Are your high-compression pdfs actually usable?

29 January 2024

This selection of images comes from
real DataMaster Lab test documents.
The effect of compression is clear to see:
edge effects
image flattening


DataMaster Lab
 Scanner Evaluations

Image Quality vs File Size

Until very recently, size was everything. To save money on cloud storage, PDFs from scanners had to be as small as possible. High compression, or compact pdfs processing was set to squeeze them as small as possible. But compression usually has an impact on image quality, and it came as a shock to some people that the pdf they fished out of their archive was actually so small it was no use at all: the signatures were pixellated beyond recognition, the graphs’ colours were indistinguishable and all the pictures had turned into patchworks of small, coloured squares.

With a little fine tuning of the algorithms, the output PDFs may be just slightly bigger, but the images remain usable. Inside the program for compact PDF, it’s a bit like when you save a picture as a jpeg, and you get to pick a number between 1 and 100 for file size versus quality. But not all the scanner and multifunction-printer manufacturers have got the balance right yet.

Here at DataMaster Lab, we spend days looking at this image-quality stuff in detail, so you don’t have to. We look at the impact of the high-compression button on images, colours, fine lines, and different aspects of image quality, particularly at the edges. We measure how good the OCR is too.

The upshot of all our work is that DataMaster Lab can publish a table of all the best filesize/quality ratios for all the machines on the market. These machines scan papers to make very small pdf files which are still usable in a legal or commercial context.

Looking only at filesize/quality scores, two manufacturers stand out. This is because their imaging equipment is of high quality, and because the scanner software that goes with them is top notch too.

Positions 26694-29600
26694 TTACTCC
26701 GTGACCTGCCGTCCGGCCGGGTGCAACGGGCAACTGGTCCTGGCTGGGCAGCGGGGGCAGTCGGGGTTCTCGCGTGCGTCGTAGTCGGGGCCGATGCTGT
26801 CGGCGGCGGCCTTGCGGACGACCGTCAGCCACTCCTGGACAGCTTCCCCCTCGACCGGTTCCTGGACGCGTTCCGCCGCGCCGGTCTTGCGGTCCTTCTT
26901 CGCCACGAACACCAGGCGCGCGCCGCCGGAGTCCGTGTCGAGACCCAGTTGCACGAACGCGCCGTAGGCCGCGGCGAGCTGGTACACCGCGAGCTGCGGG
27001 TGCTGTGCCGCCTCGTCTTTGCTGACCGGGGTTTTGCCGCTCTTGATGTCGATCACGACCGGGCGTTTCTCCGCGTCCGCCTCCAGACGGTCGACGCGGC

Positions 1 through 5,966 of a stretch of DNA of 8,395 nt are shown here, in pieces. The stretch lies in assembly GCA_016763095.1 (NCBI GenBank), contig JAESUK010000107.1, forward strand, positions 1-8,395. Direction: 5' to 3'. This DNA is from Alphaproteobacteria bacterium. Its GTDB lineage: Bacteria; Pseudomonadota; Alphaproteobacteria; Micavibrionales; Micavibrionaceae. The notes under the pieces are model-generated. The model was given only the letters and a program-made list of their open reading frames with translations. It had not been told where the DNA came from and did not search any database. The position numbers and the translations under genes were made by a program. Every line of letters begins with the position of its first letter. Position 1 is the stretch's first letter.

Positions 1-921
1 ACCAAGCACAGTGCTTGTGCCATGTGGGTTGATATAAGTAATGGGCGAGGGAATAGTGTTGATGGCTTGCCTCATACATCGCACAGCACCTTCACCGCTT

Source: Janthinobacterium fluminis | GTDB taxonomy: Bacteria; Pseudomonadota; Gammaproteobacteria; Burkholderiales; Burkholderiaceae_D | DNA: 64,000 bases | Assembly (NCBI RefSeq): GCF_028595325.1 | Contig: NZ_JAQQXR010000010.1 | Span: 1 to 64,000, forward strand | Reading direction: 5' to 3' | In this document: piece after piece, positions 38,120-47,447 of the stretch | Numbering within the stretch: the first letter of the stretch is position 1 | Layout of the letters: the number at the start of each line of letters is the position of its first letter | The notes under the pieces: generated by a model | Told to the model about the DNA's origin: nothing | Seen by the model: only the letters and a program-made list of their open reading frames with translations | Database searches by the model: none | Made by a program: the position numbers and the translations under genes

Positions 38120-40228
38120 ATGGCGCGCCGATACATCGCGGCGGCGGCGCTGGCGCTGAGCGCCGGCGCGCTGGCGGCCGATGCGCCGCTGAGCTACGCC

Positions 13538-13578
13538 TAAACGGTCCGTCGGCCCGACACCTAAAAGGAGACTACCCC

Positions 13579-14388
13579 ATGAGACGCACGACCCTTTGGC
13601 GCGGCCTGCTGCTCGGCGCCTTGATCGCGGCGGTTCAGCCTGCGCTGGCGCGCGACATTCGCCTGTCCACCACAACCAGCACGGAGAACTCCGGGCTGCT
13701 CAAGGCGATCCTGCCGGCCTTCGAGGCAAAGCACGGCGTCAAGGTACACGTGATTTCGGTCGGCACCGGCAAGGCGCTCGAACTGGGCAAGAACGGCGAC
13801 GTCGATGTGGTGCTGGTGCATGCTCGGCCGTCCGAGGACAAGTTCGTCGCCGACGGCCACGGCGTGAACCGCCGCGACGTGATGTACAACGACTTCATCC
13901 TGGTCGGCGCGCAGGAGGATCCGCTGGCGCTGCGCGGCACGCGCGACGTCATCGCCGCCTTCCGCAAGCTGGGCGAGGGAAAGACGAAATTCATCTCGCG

Top Ten Scanners *
in terms of image quality / file size
when Compact or high-compression PDF is selected 

 1  Epson DS-730N
 2  Epson DS-780N
 3  Epson DS-360W
 4  Ricoh fi-8190, fi-8170, fi-8150
 5  Epson DS-32000, DS-30000
 6  Epson DS-790WN
 7  Epson ES-C380W
 8  Canon DR-G2140
 9  Ricoh fi-800R
 10  Epson DS-C330

There is more to evaluating scanners than just looking at their file sizes. We look at how easy they are to use, how versatile they are, how they handle paper originals and how productive they are, including how long they take to actually process the pdf and put it in the desired location. Our awards, certificates and radar charts are based on wide evaluations reflecting real usage. 

*  Single-function scanners tested by DataMaster Lab since 2020.
Brands tested include Epson, Canon, Brother, HP, Kodak, and Fujitsu PFU which is now part of Ricoh.
Tests involved scans of test documents in grey and in colour at 200 and 300 dpi. Other tests are also carried out when DataMaster Lab evaluates a scanner and its management software.

Printer Benchmark : Are your high-compression pdfs actually usable?

DMO in under 2 minutes

DMO is the Benchmark service for digital printing and document imaging.
From machines to software products we analyze, test and evaluate features and functions, usability, security, productivity, print and scan quality, connectivity, flexibility, compatibility, and much more - all in real-world, business scenarios and in the context of this rapidly evolving market.
Totally independent, we provide you with an objective and critical view.

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